(Thepeoplehistory.com notes that the average U.S. wage in 1936 was $1,713 per year. The average cost of a new house was $3,925, a new Studebaker sold for $665, and gas was 10 cents a gallon.)

The Tribune was packed with one- and two-inch stories from around Iowa. They made for some interesting reading. For example, an Emmetsburg taxi driver had suffered a broken rib and his son a dislocated shoulder in a collision that took place when another driver emerged from a “one-way cut” in a huge snowdrift without waiting. There was no mention of the name or condition of the other driver or whether he or she had even waited around for the police.

March 7, 1936, Tribune readers learned that a 7-year-old Centerville girl was hospitalized with a compound fracture of her arm. It had been run over when she had fallen under a school bus.

The paper also reported that Bill Laird’s Ford had been stolen sometime after midnight in Newton, and “the question of free text books will be the chief issue of the Corydon school election….”

There was a story noting that the March 15 deadline for filing federal income taxes had been extended one day because the 15th fell on a Sunday. And there was a full page of black-and-white photos showing flooding in Hamburg, Iowa, a train derailment in Owasa, Iowa, and other things.

(By the way, Owasa sits along Highway 20 east of Interstate 35 in Hardin County. I didn’t feel too bad not having ever heard of it when my research showed that in the 2000 census Owasa had a population of 38 and 19 housing units on .56 square miles of land.)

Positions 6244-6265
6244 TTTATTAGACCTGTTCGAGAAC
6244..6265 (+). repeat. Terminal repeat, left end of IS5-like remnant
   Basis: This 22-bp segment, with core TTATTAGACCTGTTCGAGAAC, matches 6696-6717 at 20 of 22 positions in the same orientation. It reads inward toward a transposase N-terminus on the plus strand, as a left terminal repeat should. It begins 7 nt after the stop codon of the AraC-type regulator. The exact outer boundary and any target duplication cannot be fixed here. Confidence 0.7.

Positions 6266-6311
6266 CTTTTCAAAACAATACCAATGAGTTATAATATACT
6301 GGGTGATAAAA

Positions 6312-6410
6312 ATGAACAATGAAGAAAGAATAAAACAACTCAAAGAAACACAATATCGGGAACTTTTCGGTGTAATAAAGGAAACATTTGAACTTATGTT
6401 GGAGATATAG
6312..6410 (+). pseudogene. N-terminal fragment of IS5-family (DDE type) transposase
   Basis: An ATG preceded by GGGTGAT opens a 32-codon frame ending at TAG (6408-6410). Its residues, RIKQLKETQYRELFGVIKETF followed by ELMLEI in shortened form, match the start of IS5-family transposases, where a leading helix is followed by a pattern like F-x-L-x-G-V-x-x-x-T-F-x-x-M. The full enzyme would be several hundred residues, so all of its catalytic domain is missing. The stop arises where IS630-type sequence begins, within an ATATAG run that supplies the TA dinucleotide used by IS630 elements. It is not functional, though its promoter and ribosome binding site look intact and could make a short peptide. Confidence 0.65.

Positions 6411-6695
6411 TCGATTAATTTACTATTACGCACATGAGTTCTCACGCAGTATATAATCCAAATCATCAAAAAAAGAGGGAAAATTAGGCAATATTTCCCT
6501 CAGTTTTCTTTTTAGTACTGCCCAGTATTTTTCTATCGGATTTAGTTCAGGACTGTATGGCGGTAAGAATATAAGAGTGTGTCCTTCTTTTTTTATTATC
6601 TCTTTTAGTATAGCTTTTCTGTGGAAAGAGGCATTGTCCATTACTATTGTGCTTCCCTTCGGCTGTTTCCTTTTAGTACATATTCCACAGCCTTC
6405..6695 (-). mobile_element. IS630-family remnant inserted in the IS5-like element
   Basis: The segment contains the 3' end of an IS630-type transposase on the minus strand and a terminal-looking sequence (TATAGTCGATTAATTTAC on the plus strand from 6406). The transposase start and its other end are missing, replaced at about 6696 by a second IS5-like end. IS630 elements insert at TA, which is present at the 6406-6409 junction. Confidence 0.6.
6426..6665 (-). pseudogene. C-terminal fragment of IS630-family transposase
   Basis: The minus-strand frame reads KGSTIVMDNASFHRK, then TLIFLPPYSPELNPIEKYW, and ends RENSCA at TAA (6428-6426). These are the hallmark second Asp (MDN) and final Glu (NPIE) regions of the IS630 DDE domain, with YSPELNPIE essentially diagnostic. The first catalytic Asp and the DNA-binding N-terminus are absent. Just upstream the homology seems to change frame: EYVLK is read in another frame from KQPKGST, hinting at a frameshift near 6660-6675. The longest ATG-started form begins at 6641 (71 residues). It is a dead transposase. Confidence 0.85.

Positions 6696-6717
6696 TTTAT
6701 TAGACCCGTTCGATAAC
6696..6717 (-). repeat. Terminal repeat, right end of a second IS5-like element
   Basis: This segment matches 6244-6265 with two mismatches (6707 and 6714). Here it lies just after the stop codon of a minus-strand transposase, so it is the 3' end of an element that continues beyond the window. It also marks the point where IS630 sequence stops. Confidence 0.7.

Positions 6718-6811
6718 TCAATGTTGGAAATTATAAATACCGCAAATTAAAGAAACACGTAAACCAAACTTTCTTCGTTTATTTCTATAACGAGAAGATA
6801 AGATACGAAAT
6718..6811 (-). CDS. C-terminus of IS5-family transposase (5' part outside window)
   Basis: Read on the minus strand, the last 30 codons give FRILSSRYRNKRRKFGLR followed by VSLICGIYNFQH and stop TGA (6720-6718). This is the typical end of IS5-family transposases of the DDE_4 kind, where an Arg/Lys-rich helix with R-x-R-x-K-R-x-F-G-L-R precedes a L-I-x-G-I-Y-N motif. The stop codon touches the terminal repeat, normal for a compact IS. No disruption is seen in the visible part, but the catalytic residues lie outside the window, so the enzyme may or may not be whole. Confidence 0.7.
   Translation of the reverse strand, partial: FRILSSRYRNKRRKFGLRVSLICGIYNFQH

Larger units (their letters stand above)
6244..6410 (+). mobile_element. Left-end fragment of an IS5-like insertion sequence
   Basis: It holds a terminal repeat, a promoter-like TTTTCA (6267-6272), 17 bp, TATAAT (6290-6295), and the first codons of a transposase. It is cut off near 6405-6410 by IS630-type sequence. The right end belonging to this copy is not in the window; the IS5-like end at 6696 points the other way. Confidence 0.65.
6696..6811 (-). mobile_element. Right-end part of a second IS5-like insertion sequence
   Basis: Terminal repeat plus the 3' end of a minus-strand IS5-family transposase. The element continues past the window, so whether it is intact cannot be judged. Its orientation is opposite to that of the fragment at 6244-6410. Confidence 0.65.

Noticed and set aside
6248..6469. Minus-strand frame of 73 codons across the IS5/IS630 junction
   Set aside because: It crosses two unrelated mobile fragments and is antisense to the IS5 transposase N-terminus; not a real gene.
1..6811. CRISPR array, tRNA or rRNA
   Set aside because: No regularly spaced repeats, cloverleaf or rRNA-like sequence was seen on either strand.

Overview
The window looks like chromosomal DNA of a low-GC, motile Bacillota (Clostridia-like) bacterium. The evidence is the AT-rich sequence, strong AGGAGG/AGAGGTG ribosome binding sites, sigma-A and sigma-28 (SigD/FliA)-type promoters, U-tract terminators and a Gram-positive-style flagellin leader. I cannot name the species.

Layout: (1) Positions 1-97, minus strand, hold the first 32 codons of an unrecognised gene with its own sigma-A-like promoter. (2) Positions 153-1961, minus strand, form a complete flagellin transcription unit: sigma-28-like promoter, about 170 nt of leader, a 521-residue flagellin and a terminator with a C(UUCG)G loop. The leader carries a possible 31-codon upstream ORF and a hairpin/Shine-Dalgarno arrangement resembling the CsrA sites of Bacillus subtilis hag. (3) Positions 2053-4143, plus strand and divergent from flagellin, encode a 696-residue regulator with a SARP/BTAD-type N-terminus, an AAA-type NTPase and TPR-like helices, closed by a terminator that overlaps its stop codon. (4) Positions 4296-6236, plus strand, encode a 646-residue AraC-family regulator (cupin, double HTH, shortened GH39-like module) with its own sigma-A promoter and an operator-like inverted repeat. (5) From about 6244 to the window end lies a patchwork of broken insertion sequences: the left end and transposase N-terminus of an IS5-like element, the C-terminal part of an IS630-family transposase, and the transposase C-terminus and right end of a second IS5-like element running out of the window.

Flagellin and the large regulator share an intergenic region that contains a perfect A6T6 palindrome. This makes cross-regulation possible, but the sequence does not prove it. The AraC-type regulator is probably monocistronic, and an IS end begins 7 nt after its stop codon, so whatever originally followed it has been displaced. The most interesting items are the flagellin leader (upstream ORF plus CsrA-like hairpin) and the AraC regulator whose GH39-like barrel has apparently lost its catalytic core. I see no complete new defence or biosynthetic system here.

Auto ads in the March 7, 1936, Tribune included one from Iowa Auto Market Annex for cars and trucks priced at $50 to $150 with “easy terms.” The $50 cars included a Nash, a Dodge and a Whippet.

A letter to the editor from a Des Moines resident named R.E. Gould seems timeless: “Will the struggle between the two political parties end as did a battle we once saw between two old roosters? As the feathers were flying the thickest, a young rooster (Third Party) came running up and, getting into the fray, cleaned up both the old fossils. We are told that of two evils, choose the lesser. Why choose either?”

Thanks, Jim, for that glimpse into the past.

Copyright 2009 by Phil Roberts, Creative Enterprises.

Advertisements
 
1 Comment

Posted by on March 7, 2009 in Uncategorized

 

One response to “Old newspapers provide a step back in time

  1. Dan-O

    March 11, 2009 at 11:14 pm

    Sure brings today’s economy into perspective. I see that it matters not how many dollars you have, but what you can buy with them.

     

Leave a Reply

Fill in your details below or click an icon to log in:

WordPress.com Logo

You are commenting using your WordPress.com account. Log Out / Change )

Twitter picture

You are commenting using your Twitter account. Log Out / Change )

Facebook photo

You are commenting using your Facebook account. Log Out / Change )

Google+ photo

You are commenting using your Google+ account. Log Out / Change )

Connecting to %s

 
%d bloggers like this: